Practically speaking, Buddha – and especially Kannon etc – are treated as Gods in Asia in popular practice by millions of people. And not only am I not going to say they are wrong, I see in their practice something that is right.

    I call upon the name of Amida Buddha and Kwan Seum Bosal every day. I believe they wil welcome me into the Pure Land and that they provide me with the spiritual resources I need here in this life too. And when I see suffering or need I pray for help with that too. Am I treating Buddha as a God?

    Who is to decide and who gives them the right to decide?

    Finally, here is a quote from the Lankavatara sutra that shows how (the) Buddha himself dealt with this question;

    “They address me by different names not realizing that they are all names of the one Tathagata.

    Some recognize me as Sun, as Moon; some as a reincarnation of the ancient sages; some as one of “ten powers”; some as Rama, some as Indra, and some as Varuna. Still there are others who speak of me as The Un-born, as Emptiness, as “Suchness,” as Truth, as Reality, as Ultimate Principle; still there are others who see me as Dharmakaya, as Nirvana, as the Eternal; some speak of me as sameness, as non-duality, as un-dying, as formless; some think of me as the doctrine of Buddha-causation, or of Emancipation, or of the Noble Path; and some think of me as Divine Mind and Noble Wisdom.

    Thus in this world and in other worlds am I known by these uncounted names, but they all see me as the moon is seen in the water.”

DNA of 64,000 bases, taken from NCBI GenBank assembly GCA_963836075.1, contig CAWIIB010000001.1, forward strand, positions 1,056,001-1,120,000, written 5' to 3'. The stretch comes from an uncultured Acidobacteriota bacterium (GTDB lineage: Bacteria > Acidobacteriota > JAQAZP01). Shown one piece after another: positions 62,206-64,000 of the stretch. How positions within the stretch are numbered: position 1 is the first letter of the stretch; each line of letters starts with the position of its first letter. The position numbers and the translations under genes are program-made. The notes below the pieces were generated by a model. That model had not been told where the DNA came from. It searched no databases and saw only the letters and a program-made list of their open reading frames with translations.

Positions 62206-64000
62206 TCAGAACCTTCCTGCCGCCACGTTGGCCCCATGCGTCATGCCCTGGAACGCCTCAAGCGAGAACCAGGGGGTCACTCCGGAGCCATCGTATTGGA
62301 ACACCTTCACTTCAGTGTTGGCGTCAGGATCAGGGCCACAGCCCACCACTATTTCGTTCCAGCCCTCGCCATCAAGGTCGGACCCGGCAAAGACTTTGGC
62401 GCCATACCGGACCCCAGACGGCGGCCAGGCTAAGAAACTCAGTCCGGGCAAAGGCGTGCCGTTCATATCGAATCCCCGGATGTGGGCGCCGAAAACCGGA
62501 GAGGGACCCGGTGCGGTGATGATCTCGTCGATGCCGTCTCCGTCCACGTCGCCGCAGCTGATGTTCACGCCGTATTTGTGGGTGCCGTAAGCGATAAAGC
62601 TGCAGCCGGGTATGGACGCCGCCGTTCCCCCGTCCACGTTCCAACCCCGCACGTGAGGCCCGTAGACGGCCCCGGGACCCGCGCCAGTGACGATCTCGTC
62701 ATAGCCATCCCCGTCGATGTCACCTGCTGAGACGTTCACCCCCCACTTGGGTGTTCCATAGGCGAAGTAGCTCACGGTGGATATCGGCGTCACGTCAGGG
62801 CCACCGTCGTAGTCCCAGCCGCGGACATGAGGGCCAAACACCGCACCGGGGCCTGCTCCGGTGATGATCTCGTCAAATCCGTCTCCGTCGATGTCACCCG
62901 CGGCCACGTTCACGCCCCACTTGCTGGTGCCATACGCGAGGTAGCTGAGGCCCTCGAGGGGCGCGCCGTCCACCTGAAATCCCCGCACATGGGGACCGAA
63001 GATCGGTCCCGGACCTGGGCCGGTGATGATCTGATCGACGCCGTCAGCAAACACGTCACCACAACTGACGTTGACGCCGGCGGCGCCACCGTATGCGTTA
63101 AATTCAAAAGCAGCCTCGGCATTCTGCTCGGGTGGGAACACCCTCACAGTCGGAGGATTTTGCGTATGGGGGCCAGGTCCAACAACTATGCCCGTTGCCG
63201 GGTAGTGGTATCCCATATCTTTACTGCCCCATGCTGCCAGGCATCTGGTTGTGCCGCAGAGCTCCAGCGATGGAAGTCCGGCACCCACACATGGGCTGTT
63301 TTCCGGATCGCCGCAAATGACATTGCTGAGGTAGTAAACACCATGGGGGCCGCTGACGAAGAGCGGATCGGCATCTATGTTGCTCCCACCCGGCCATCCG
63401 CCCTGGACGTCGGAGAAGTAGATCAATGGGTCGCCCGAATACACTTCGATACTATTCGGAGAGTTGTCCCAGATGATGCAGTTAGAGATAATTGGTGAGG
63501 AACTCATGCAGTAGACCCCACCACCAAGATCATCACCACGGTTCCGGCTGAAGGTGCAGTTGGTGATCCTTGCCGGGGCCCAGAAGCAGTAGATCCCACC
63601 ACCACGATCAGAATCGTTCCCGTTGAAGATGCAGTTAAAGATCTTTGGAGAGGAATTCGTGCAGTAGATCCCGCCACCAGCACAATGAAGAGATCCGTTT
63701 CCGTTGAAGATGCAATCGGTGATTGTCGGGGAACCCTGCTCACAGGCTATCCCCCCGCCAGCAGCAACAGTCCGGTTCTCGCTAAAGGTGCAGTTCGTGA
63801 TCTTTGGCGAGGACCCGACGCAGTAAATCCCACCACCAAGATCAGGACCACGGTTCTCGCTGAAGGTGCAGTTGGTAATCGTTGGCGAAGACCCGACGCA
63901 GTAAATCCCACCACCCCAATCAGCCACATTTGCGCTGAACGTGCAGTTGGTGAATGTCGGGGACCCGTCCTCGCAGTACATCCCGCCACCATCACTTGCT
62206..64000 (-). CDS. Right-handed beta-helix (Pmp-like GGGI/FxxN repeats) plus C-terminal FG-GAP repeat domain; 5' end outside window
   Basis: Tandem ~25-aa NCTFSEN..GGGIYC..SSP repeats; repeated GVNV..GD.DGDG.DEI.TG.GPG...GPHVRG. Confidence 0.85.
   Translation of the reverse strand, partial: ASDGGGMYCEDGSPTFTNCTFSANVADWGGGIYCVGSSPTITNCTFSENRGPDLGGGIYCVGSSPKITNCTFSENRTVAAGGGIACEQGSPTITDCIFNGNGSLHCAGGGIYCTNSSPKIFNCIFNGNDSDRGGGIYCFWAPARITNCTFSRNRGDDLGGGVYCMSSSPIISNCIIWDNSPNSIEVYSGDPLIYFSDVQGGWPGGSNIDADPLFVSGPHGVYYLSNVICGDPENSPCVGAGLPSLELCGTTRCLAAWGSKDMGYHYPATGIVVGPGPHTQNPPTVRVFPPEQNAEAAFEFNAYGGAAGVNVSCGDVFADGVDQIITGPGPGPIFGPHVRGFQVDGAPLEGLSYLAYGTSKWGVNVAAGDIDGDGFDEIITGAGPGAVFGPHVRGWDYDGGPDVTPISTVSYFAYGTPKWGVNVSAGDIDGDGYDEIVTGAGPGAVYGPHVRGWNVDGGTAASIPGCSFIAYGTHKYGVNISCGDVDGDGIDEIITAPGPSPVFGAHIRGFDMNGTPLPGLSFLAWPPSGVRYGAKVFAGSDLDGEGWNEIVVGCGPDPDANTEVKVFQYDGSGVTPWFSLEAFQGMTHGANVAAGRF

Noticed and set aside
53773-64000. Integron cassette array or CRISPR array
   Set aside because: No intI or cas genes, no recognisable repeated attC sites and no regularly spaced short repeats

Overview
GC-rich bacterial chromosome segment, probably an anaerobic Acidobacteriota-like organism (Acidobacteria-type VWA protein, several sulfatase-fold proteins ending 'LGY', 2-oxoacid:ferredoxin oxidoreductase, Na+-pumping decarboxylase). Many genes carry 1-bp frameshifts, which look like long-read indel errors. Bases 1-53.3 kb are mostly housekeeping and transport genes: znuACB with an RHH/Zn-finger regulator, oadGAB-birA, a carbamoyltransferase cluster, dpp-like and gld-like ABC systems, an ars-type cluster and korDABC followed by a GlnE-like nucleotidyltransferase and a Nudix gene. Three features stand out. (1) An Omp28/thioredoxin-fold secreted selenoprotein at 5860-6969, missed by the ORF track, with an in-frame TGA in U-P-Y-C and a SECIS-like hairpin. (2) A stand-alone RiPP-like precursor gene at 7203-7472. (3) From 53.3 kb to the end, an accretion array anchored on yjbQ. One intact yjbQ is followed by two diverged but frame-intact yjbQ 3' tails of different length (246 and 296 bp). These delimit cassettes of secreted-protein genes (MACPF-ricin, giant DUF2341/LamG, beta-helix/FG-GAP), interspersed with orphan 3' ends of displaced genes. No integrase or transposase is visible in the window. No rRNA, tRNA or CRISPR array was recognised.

Cheers Gerald,

    Namu Amitabul,


  2. Jeannie says:

    I agree with Kusala Bhikshu:

    “I have met a lot of Buddhists who believe in God. I have met a lot of Buddhists who don’t believe in God… And a lot of Buddhists just don’t know. All three points of view are OK if you’re Buddhist because suffering is more important than God in Buddhism.”

  3. Gerald Ford says:

    Hi Marcus,

    Excellent quote from the Lankavatara. I’ll have to find its source and use it sometime. :)

    As for levels and such, I assume you’re referring to upaya. That’s just what is taught in Mahayana Buddism. Read the Lotus Sutra or the Sutra of Ten Stages among othres. I read the same teachings out of Master Yin-Shun’s book as well, so it’s something fundamental to Mahayana. I wrestled with it for a while, but now I see why it’s important. The levels of understanding are just that. In any given Buddhist community, some have advanced to a deeper level of understanding and have really come to live the moral life, some are still new at it and will before long. Some just like to hover at the edges.

    But the Buddhas and Bodhisattvas embrace them all. That’s from the Flower Garland Sutra.

    The notion of levels offends our Western sense of egalitarianism, but then are we not again imposing our Western beliefs on another culture? :)

    P.S. Love your Japan trip posts.

  4. Gerald Ford says:

    Jeannie: Sorry but spam filter got your post. I set it free. :)

  5. Yueheng says:

    Just prior to his passing, the Buddha told his last convert Subhadda: